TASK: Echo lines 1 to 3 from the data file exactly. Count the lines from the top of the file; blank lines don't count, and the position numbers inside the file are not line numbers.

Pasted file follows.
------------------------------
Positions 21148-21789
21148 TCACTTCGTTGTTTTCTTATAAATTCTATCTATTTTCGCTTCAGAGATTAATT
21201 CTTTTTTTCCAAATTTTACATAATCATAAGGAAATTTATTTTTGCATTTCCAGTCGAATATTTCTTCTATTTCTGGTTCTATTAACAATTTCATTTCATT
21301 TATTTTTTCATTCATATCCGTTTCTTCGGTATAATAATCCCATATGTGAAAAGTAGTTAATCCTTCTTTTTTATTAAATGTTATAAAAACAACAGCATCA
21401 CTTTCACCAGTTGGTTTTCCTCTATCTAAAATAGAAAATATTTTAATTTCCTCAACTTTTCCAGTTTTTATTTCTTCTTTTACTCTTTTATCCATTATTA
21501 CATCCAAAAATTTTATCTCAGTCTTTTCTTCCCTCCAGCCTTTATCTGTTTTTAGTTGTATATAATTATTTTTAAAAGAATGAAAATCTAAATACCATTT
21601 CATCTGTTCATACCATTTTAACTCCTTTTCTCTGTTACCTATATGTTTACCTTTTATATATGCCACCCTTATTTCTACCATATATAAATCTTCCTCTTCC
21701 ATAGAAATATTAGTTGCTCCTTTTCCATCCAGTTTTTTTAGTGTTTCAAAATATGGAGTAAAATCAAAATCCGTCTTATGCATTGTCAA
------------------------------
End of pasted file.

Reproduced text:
Positions 21148-21789
21148 TCACTTCGTTGTTTTCTTATAAATTCTATCTATTTTCGCTTCAGAGATTAATT
21201 CTTTTTTTCCAAATTTTACATAATCATAAGGAAATTTATTTTTGCATTTCCAGTCGAATATTTCTTCTATTTCTGGTTCTATTAACAATTTCATTTCATT